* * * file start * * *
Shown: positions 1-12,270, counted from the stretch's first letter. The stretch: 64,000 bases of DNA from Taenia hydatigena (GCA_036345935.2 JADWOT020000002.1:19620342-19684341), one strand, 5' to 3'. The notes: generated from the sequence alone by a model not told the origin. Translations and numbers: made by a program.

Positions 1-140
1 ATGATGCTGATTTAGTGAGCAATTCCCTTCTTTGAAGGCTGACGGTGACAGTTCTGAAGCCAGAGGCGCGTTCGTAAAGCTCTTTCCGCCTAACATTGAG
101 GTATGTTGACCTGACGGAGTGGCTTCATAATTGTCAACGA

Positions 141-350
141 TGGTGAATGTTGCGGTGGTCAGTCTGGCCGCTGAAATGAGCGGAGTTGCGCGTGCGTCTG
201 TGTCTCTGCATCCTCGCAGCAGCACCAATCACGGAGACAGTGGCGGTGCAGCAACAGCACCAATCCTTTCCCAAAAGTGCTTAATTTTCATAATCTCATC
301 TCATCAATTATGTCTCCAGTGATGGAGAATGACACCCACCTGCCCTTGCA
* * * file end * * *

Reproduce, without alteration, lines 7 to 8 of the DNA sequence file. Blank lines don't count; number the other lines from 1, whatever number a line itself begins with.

201 TGTCTCTGCATCCTCGCAGCAGCACCAATCACGGAGACAGTGGCGGTGCAGCAACAGCACCAATCCTTTCCCAAAAGTGCTTAATTTTCATAATCTCATC
301 TCATCAATTATGTCTCCAGTGATGGAGAATGACACCCACCTGCCCTTGCA